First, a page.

Are Muscle Magazine Workouts Your Best Choice?

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You just got done reading the latest feature in Huge Muscle Magazine and you are amped. It called for a number of hardcore, growth-inducing exercises that you can’t wait to try.

Now it’s time to hit the gym and test out this workout your tore from the magazine. You’re an experienced lifter and know your way around the gym, and now you feel like you’ve finally got “the program”. This one is going to get you to Phil Heath size and Brian Shaw strength, right?

We’ve all been there and have done that.

Somewhere along the line you may have been told that this program is too “intense” for you. However, why listen to that guy? That guy isn’t that much bigger than you. You want to be a monster, not slightly better than average.

The truth of the matter is this: “that guy” is giving you good advice. The word “intensity” gets thrown around as often as the term “love”, and this is just plain annoying. But what does intensity really mean?

Intensity is how close you are to your 1 rep max. The closer you are to your 1RM, the higher the intensity of the workout. Sorry to kill your #intensityville hashtag on Instagram, but it’s true.

Semantics aside, some workouts are too much for the average lifter. Far too often I see someone at the gym staring at a mangled magazine clipping, ready to tear it up. He may be going “HAM” in the gym, but he’ll soon be going home (and by home, I mean the hospital).

Man Reading a Muscle Magazine

Magazine and Internet workouts aren’t a perfect solution because a training approach needs to be based upon the individual.

Pick Your Workouts Wisely

It is a great feeling to leave the gym thoroughly drained. There are so many memes related to the brutality of leg day, it’s unreal. However, it’s important that you slowly build up your workout efforts rather than making dramatic changes.

If you were planning to run a marathon, you would not start your first training day at 26.2 miles. Why would it then make sense to start with the most intense weightlifting program then? Think of all of the gains and progress that occur well before that peak.

People fear being a beginner because it’s often synonymous with “that dude knows nothing about anything.” Know that your best gains, and I’m talking weekly increases in weight, occur during your beginner phase. Why try to skip over that?

If you can progress each workout using 6 sets per body part, then why push and use more? If it’s because you see other people doing more, or your friends are doing more, you need to take a step back.

You are in the gym today to beat what you accomplished yesterday. You risk dramatically slowing your progress by jumping into a workout design for advanced trainees.

Take a Step Back – Train Based on Your Goals

fitness-couple-2

If your current program is working, why change it? Don’t mess with success.

What should you do? Take a step back. Determine what you want to be as you enter the sanctuary of the iron palace.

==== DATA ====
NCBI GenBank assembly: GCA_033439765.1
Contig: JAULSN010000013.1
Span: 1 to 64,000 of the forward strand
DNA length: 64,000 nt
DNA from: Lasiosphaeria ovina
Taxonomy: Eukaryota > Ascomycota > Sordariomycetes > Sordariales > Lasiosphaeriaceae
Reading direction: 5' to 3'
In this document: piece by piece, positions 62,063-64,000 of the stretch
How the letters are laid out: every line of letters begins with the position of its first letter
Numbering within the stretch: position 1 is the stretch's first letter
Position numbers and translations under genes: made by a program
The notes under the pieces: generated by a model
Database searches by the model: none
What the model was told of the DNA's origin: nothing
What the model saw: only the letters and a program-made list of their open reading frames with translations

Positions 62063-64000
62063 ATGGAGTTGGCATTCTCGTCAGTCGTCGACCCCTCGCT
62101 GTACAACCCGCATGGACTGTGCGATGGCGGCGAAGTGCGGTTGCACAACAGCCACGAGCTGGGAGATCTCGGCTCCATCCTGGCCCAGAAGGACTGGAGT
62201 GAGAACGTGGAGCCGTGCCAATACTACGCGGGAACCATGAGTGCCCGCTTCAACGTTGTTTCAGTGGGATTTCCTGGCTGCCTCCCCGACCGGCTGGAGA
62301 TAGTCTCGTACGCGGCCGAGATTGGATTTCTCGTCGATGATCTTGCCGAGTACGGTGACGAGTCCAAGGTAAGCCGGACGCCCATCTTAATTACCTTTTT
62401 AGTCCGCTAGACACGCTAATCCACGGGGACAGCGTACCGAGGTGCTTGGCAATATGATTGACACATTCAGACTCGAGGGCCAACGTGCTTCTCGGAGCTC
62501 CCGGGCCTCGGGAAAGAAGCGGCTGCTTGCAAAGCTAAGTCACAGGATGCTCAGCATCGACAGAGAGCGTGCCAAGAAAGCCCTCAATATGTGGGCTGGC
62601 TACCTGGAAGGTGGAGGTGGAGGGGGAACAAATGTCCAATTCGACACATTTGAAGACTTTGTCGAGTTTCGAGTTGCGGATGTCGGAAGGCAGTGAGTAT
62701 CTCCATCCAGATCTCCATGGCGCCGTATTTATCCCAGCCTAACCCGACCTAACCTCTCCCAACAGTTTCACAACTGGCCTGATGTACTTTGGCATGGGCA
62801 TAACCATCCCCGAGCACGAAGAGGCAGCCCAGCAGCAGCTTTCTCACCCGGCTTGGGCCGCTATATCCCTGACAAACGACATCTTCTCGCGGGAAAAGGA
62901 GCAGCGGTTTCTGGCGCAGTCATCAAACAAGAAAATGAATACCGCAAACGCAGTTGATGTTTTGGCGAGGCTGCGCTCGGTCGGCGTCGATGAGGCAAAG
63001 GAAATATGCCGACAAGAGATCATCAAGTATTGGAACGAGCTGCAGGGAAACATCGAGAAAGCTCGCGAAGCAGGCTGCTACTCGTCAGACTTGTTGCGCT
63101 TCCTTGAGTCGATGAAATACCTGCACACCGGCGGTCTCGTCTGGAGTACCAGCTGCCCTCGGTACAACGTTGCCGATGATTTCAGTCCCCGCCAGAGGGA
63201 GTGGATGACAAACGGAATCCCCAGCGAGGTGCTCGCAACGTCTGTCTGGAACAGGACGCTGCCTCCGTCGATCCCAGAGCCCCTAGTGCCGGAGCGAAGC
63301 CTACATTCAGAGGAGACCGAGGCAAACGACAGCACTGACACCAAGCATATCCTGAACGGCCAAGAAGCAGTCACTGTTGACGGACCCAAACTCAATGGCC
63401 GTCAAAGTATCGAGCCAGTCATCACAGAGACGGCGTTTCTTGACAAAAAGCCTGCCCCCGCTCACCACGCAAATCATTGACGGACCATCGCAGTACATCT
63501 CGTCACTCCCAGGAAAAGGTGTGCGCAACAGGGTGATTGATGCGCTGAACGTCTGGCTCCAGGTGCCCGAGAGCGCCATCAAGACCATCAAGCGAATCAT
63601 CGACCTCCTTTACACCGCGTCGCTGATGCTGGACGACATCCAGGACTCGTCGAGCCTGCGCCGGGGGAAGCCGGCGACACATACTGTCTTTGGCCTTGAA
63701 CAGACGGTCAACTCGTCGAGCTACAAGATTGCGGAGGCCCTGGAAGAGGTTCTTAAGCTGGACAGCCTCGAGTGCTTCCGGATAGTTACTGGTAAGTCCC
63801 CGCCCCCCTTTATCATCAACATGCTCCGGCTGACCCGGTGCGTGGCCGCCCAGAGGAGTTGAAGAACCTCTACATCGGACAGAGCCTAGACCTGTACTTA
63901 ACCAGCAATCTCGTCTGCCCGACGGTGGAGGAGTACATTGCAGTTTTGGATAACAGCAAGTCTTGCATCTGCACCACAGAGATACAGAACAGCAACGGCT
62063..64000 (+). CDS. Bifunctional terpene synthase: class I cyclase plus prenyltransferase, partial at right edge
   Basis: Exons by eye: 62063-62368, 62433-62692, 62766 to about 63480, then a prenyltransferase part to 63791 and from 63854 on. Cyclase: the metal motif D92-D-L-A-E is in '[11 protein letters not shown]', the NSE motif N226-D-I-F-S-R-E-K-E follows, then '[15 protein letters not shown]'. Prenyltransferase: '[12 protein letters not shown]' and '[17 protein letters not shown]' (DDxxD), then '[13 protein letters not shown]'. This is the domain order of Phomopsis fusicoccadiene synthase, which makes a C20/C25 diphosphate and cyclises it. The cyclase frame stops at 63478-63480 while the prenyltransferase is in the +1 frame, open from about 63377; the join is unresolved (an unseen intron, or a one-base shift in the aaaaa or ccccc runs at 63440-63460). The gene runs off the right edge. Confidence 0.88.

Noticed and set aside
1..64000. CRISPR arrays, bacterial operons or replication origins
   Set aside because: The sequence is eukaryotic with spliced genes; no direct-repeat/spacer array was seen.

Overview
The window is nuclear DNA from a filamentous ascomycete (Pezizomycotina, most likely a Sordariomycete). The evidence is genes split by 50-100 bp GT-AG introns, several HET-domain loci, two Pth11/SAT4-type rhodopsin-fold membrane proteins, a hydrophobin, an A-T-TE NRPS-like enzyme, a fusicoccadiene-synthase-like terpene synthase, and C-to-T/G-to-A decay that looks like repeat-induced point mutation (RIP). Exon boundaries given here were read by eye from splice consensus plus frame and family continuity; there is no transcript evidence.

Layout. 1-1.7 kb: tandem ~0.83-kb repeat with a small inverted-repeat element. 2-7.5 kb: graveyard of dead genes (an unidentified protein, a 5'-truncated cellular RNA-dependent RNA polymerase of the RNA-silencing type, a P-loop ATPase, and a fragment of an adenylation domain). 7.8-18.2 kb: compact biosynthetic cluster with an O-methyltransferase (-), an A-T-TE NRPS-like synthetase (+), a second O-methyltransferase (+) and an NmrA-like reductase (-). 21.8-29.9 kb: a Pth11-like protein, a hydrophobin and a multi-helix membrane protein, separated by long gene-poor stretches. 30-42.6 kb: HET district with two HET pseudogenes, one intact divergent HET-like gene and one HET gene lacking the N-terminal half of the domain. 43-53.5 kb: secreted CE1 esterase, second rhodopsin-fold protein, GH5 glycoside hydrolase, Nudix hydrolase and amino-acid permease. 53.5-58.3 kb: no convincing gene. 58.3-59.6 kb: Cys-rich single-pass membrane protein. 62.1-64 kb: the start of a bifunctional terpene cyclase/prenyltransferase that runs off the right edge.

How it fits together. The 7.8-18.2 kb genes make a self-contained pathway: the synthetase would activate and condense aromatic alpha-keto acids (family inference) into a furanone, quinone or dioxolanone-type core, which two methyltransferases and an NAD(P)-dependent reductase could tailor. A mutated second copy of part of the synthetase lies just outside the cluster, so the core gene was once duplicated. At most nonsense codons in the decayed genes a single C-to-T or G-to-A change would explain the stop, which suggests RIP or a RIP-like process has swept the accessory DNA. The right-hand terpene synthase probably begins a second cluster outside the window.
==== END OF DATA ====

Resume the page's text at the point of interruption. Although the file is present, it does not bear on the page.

If I could go back and talk to my cocky, younger self I’d have a lot to tell him. The key point I would stress is that strength should be the ultimate goal. I am by no means huge. I’ve tried to play that game and failed miserably. I would tell myself to start powerlifting (and stop making excuses to not deadlift).

You have the opportunity to make some serious beginner gains. How substantial those gains are will be determined by the path you choose.

If you want to be a bodybuilder, that’s great. Your goal should be lifting maximum weight through varied rep ranges and working the muscle through various angles. A powerlifter is going to focus on the big three lifts and keeping assistance work to a minimum (at first). A physique competitor should train like a bodybuilder (maybe a topic for another article on why that is a must).

No matter what your chosen path is, you must allow your body time to adapt to different movement patterns. So, you SHOULD NOT attempt anywhere near a maximum lift during your first session. Ideally, you shouldn’t attempt a one rep max during your first 6 months of training.

Allow your body time to adapt to the stresses of using progressively heavier weights. Do not attempt to take a given weight to failure during your first few weeks of training. Again, the body needs to adapt to various movement patterns before you have the proper fiber recruitment to lift maximum weight.

Magazine and Internet workouts aren’t a perfect solution because a training approach needs to be based upon the individual.

You should use barbells and dumbbells as the base of your training. Machines of any sort can be added later. Some exercises will work for you, whereas others will need to be swapped out of your program. You may need to adjust your squat stance and bar position based on ankle and hip mobility.

You should be incorporating the squat, bench, and deadlift into your program. These exercises will be your base, regardless of a trainee’s chosen path.

It is a vital necessity to improve your lift form early on. Video can be an aid in this process. It’s you versus you, so do not worry if it’s just you and the barbell on film. Remember, this is about YOU!

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Name: Brandon Hahn

Bio: I have been in the fitness industry for nearly 10 years. During that time I've trained hundreds of clients, managed a gym, became a bodybuilder, then a physique competitor, and am currently a powerlifter. I also am operations manager for Athletic Xtreme. I've seen plenty and my goal is to right my wrongs and to steer others on the right path. Lesson one, find a path and stick to it.